New Perspectives on the Way of the Cross | February 21 to March 20

Devotional Nov 19 2021

Psalm 102; 1 Macc. 4:36-59; Rev. 22:6-13; Matt. 18:10-20
Today’s reading from I Maccabees is one of two descriptions in the Apocryphal books about the Festival of Hanukkah. The other, in II Maccabees, alludes more directly to the miracle (one day’s worth of consecrated oil lasting for 8 full days in the Temple’s new lamps while the High Priest is going through the week-long ritual of consecrating more) which is the reason behind the season. For Christians, this has some immediate significance, because one of the things that was a big deal at the Reformation was what to do with the Apocryphal books like Maccabees, books which aren’t in the Jewish canon of Scripture but are in the Roman Catholic and Orthodox canons. Most Protestants reject them outright, often angrily, while Anglicans and (some) Lutherans cautiously award them second-tier status, useful for manners and morals but not for formulating doctrine. Are you a King James only type? Well, friends, the ONLY translation authorized by King James has a whole section of books like Maccabees, Judith and Sirach right there between the Old and New Testaments–any book without them is not the King James Version, but something masquerading as the same.
And you care because? Because Hanukkah appears only in the Apocrypha. It’s not mentioned in the Old Testament at all. And yet Jesus observes it (John 10). Which is to say, Jesus doesn’t seem to think the Apocrypha are bad at all. He does what they say He should, celebrate Hanukkah. I suspect that He and His followers also did other things that are sanctioned only by the Apocrypha, like pray for the holy dead on the anniversaries of their deaths. That’s a custom mentioned in II Maccabees, same book that talks about the miracle of the oil. I think that the language of the Last Supper narratives is an echo of that, and the evidence is overwhelming that the earliest Christians, the ones closest to our Jewish heritage, kept up the custom not only for the Lord but also for local heroes of the faith (“saints”). It’s something we Anglicans do because it has Apocryphal sanction as an example of good and godly manners and morals, but we don’t formulate doctrines about it–we don’t have teachings that the prayers “do” this or that for the dead, we simply pray for them and move on.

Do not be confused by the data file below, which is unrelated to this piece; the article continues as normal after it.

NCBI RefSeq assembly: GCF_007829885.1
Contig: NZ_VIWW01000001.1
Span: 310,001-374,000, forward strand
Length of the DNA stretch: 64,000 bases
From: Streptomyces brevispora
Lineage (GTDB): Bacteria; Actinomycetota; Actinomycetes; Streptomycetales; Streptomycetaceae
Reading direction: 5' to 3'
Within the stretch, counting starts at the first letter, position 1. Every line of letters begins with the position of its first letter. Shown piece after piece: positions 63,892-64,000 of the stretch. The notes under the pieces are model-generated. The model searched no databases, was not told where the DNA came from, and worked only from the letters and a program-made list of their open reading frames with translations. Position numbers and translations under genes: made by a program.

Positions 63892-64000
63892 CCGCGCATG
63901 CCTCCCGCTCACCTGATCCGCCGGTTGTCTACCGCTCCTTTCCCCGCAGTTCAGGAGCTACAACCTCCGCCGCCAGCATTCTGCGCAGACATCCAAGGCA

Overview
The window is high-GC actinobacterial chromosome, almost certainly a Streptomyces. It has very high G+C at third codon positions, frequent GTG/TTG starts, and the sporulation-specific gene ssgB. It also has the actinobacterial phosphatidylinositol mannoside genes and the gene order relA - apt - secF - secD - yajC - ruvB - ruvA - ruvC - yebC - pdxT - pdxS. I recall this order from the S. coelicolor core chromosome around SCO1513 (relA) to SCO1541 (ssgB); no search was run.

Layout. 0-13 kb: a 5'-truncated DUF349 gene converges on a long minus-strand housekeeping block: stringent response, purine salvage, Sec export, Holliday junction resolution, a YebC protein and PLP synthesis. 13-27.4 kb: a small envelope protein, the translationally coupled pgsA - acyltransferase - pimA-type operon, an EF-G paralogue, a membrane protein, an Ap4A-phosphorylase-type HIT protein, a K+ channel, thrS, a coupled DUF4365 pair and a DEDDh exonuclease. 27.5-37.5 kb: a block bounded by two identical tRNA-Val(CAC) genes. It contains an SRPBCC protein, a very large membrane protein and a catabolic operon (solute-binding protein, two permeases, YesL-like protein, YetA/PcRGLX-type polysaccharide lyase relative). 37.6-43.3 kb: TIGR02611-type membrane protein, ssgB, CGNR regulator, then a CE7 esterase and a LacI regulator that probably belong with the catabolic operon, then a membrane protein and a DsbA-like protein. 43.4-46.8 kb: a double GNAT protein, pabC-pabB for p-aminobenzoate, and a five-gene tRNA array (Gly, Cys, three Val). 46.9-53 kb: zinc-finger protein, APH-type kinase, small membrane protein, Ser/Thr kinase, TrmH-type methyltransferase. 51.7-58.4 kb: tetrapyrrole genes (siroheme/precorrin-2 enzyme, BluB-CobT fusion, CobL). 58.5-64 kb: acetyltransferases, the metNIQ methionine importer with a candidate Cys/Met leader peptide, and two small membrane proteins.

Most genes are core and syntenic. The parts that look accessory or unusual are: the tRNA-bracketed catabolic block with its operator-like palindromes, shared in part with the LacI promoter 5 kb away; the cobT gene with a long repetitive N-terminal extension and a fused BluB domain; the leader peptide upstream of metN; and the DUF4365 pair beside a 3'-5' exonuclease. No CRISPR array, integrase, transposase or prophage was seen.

There are other good hints at behavior to be found in the Apocrypha, which include looking for evidence and not just falling for everything you’re told (Bel and the Dragon), using subterfuge and even outright lies to trick evil enemies (Judith, rather handy in cases like WWII), and visiting the doctors and not just the priest when you get sick (Wisdom of Solomon). All of which are really good advice, and none of which are otherwise biblical. So here’s to Hanukkah, which gives us Jesus’ own example to read, mark, learn, inwardly digest and follow the good example of those murky little books “in the middle.”
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Steven Wilson

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Grace Church is the oldest Episcopal parish in the four states area.
Rooted in worship of the Risen Christ, we draw our understanding of His commandment to love one another from Holy Scripture, reason and tradition—and we encourage our membership actively to seek a deeper personal relationship with Christ, a relationship founded in love of God and of neighbor.

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